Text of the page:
On March 12, 2019, the Department of Public Instruction (department) received a complaint under state and federal special education law from XXXXX (complainant) against the XXXXX (district). This is the department’s decision regarding that complaint. The issue is whether the district, during the 2018-19 school year, properly conducted a reevaluation of a student with a disability.
The purpose of a reevaluation is to determine continuing eligibility for special education and to gather information to determine the nature and extent of the special education services that the student requires (34 CFR 300.15). A reevaluation must be conducted at least once every three years unless the parent and the district agree that a reevaluation is unnecessary. Districts must reevaluate a student with a disability if the educational or related services, needs of the child, including the child’s improved academic achievement and functional performance, warrant a reevaluation, or if the child’s parent or teacher requests a reevaluation. A reevaluation may not occur more than once a year unless the district and parent agree otherwise (34 CFR 300.303). Within 15 business days of the notice of reevaluation, the district must send the student’s parent a request for consent for additional testing or notice that no additional testing is necessary. The individualized education program (IEP) team must convene and determine eligibility within 60 days of receiving parental consent for reevaluation or notifying parents that no additional assessments are needed (Wis. Stats. §§ 115.777-115.78). When an IEP team is unable to reach consensus, the district has the ultimate responsibility to make eligibility determinations about special education under the IDEA and the federal regulations. Case No. LEA 13-026, See Letter to Richards, 55 IDELR 107 (OSEP 2010).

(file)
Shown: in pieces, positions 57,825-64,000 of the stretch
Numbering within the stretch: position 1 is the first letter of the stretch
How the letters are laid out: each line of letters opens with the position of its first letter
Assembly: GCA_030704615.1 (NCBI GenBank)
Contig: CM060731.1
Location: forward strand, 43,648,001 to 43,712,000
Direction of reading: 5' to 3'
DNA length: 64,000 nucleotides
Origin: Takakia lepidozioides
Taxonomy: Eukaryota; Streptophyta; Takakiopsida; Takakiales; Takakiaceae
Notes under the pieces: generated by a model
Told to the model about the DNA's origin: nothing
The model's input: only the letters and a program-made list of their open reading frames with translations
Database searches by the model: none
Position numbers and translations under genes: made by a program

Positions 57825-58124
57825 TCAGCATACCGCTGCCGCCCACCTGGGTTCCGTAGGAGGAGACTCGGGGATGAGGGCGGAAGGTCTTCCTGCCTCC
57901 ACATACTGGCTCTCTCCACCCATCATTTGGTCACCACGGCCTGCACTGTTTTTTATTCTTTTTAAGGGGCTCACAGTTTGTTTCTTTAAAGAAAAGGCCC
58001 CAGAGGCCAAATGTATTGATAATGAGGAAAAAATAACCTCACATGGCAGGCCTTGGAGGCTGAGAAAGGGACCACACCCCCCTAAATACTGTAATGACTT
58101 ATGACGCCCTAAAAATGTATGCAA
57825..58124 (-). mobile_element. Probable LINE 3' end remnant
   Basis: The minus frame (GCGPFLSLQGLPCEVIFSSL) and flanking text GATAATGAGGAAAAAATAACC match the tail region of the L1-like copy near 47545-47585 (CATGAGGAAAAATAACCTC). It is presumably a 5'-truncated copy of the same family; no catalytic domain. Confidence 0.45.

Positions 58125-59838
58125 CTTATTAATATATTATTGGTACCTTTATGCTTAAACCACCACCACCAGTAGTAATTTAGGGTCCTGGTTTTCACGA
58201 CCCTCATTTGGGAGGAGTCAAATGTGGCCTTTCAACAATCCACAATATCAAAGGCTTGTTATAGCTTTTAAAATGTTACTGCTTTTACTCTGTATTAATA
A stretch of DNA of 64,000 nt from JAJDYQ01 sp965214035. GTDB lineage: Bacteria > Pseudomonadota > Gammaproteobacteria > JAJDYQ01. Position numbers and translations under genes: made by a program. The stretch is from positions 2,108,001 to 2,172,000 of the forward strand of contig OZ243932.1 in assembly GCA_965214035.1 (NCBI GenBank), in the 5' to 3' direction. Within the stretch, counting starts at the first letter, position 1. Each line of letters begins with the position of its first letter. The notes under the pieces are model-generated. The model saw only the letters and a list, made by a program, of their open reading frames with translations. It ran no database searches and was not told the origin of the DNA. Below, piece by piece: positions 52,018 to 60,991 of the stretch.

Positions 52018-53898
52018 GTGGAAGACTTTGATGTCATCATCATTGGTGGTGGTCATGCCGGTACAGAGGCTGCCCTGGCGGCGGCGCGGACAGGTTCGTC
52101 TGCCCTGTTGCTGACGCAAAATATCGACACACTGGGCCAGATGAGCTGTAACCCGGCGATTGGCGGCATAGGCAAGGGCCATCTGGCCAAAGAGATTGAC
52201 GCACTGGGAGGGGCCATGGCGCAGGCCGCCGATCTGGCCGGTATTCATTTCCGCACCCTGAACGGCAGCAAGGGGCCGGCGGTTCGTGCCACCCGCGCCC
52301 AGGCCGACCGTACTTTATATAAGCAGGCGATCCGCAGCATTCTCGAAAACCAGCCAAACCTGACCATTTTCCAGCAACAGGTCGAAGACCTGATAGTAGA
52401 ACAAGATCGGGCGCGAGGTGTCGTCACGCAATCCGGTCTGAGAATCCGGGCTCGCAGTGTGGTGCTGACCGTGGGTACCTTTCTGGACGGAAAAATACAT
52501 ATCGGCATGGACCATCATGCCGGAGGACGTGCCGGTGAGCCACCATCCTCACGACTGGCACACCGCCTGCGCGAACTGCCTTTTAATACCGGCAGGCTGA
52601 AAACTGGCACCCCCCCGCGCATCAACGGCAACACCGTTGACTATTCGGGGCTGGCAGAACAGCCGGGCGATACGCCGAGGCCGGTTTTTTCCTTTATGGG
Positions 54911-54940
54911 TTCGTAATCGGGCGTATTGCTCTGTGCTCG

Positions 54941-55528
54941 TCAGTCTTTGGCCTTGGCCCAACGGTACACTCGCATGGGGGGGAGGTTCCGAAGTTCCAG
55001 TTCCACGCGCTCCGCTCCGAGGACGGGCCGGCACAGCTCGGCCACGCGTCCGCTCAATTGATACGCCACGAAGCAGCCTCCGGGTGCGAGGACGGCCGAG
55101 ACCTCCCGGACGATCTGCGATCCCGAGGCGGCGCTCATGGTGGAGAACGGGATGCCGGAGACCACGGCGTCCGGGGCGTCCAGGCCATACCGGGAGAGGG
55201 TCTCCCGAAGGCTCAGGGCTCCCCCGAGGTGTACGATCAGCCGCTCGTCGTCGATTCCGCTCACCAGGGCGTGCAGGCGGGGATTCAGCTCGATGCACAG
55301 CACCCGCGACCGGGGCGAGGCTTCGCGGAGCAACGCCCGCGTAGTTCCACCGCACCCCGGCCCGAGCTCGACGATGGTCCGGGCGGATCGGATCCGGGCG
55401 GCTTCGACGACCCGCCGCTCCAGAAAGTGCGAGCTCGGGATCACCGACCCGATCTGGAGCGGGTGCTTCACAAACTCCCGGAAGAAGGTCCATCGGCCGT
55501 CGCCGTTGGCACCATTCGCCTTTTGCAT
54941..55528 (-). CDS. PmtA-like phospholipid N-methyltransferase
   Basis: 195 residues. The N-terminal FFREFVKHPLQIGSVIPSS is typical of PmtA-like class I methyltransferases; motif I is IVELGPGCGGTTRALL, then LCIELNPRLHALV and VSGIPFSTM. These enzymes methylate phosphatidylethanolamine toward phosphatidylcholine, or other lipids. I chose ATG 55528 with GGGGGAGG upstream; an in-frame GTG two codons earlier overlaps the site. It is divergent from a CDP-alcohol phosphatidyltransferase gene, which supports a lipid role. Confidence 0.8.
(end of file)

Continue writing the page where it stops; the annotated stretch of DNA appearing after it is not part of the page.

The student is in kindergarten, and was identified for special education in the area of orthopedic impairment, and received speech and language therapy and physical therapy as related services. On December 17, 2018, the district provided the parents with a notice of reevaluation indicting that the last evaluation was completed on May 27, 2016, and a three-year reevaluation was due. A reviewing of existing data was completed that included all required IEP team members, and it was determined that additional assessments were needed. On December 21, 2018, which was within the 15 required business days, the district sent the parents a request for their consent for the additional testing, which was provided on December 27, 2018. On February 13, 2019, the IEP team met to determine continuing eligibility for special education. As required, the meeting was held within 60 days from when the district received the parent’s consent for additional testing.
During the meeting, the IEP team reviewed information from a variety of sources that included existing data on academic achievement and functional performance, information provided by the parents, teachers, and related service providers, and additional assessments in the areas of speech and language, and fine and gross motor skills. With the exception of the parents, the IEP team determined that the student no longer qualified under orthopedic impairment because the impairment did not adversely impact her educational performance, and that she did not meet the eligibility criteria for a speech and language impairment. IEP team members considered the concerns of the parents but ultimately determined that the student no longer qualified for special education. A detailed prior written notice was provided to the parents explaining the reasons for this determination. The parents subsequently requested an independent educational evaluation, which is in the process of being conducted. The district properly conducted a reevaluation of a student with a disability.
//signed BVH 5/9/2019